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Gruesome Pictures in Criminal Trials

Last week jurors in the trial of Steven Hayes were released early after viewing photos of the crime scene. News accounts indicated that the pictures were so difficult to view that one juror even cried. Nothing is more difficult for the defense nor more impactful for the state than graphic photographic evidence of the results of a crime.

Defense lawyers will seek to exclude or at least limit the offer of such evidence. In most instances an attorney will ask the judge prior to the presentation of the pictures to disallow their admission. Connecticut has a procedure referred to as a Motion in Limine used to present such objections. The Motion is heard in advance of the actual display of the photos. The trial attorney will set forth the legal and factual bases for the objection. Experienced trial advocates will also accompany the Motion with a trial brief explaining their legal arguments.

The central objection made to graphic crime scene evidence is that it will inflame the passions of the jury. The trial judge is then required to balance the probative value of the offer against the potential prejudice it creates. “Probative value” is a legal term of art that describes the relevance and necessity of certain evidence. In the first instance, the judge must determine if the evidence is relevant to the charges on trial. Connecticut’s Code of Evidence defines “relevant evidence” as, “. . . evidence having any tendency to make the existence of any fact that is material to the determination of the proceeding more probable or less probable than it would be without the evidence.”

All graphic evidence is, per se, prejudicial. It is intended to dramatically paint the scene. It often evokes strong emotions. In cases where the defendant’s guilt is readily established graphic crime photos will often seal the verdict for the state. Once the court determines the extent of any prejudice, it must then engage in a balancing test. It is not the mere fact that such evidence creates a prejudice against the defendant, but rather, whether the “probative value” out weighs the prejudice inherent in the offer of proof.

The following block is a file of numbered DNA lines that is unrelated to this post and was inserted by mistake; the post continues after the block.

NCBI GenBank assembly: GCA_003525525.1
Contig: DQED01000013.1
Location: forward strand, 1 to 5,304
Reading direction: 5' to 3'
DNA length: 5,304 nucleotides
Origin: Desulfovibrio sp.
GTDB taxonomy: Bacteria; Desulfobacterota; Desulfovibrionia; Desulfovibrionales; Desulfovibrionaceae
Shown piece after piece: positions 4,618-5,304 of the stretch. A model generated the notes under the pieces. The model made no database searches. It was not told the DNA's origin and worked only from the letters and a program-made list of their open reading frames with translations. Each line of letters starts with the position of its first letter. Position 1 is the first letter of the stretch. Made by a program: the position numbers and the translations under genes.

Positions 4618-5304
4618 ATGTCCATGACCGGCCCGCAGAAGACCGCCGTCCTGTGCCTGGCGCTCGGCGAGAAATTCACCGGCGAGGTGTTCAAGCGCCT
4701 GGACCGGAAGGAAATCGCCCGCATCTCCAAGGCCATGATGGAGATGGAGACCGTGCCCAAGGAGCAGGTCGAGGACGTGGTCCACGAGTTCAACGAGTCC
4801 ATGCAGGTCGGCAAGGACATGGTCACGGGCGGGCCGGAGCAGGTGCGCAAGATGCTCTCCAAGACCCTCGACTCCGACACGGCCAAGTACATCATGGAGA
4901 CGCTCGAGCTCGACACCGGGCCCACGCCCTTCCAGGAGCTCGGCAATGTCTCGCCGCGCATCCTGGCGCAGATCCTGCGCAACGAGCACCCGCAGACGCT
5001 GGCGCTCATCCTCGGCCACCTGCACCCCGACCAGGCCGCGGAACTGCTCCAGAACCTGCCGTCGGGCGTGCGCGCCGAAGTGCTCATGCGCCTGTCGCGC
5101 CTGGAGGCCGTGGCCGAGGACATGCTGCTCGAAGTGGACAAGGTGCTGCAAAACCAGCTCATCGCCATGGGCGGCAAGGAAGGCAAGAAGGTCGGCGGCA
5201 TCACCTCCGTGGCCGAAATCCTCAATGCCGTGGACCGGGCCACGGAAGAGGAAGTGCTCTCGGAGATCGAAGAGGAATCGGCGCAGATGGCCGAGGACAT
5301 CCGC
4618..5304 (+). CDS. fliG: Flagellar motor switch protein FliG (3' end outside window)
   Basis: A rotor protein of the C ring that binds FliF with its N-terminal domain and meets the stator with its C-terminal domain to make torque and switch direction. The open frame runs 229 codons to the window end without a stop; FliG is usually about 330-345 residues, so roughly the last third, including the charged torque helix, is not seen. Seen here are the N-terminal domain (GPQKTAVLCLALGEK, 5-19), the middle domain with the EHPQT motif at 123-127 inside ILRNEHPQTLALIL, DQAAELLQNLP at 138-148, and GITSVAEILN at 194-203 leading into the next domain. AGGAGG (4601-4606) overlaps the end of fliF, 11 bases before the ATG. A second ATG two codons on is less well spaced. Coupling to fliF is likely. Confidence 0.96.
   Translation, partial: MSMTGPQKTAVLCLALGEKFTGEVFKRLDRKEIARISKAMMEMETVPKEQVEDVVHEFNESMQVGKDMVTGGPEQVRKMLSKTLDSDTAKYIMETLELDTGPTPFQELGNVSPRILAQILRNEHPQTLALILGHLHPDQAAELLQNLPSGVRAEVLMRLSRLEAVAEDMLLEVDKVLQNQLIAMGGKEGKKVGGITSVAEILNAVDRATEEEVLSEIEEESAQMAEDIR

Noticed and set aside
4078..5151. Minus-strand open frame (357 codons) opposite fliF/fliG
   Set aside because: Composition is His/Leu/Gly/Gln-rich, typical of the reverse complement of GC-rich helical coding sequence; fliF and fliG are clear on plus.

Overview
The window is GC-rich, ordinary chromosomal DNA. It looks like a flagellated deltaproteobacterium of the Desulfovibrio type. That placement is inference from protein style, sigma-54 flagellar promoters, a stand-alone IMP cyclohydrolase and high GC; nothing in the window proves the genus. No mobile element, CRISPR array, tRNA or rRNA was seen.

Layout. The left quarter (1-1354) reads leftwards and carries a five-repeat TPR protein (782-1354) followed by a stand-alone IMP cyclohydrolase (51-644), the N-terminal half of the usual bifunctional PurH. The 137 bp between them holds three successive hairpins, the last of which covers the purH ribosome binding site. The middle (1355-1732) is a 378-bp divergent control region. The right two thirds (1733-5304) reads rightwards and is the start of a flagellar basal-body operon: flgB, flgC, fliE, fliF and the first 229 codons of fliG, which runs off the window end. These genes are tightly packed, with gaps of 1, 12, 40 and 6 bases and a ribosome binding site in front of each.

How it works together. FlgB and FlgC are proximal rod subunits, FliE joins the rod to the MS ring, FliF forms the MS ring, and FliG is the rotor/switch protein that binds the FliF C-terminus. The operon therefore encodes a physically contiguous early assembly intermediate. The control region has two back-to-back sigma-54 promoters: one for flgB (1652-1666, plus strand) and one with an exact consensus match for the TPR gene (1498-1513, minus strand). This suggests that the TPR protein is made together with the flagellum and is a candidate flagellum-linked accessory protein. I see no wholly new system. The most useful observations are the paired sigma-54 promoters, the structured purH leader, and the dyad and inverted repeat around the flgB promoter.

Judges will almost always admit crime scene photos. Prosecutors will seek the admission of multiple pictures and at some point a judge may determine that enough is enough and exclude the additional pictures as cumulative evidence.

One of the more difficult aspects of preparing to defend a homicide case is the how to deal with such damaging evidence. Several years ago we were retained to defend a capital murder case involving the alleged beating death of a thirteen month old child by the mother’s paramour. The autopsy pictures were extremely disturbing. Our client maintained his innocence and claimed that the child’s mother had been the one who injured the baby. The issue for us was whether the jurors would be so inflamed by the graphic photos that they would be unable to listen objectively to the defense once the photos were introduced.

To deal with this question we retained a jury consultant who arranged for a mock jury trial. We presented the case in summary fashion to our panel of “jurors” in particular displaying the pictures. The consultant acted as a facilitator and led a panel discussion among our “jurors.” We were surprised to learn that although the photos had some impact the jurors were prepared for grisly pictures once they learned that the case involved an allegation that a baby was beaten. The longer the pictures were displayed the more numbing they became and the jurors were able to get beyond the emotion of the viewing to a calm deliberation of the evidence that was presented.

Rich Meehan is a senior partner in the law firm of Meehan, Meehan & Gavin, LLP, Bridgeport, Conn. For more information on Rich or his firm go to or, or e-mail Rich at

Rich Meehan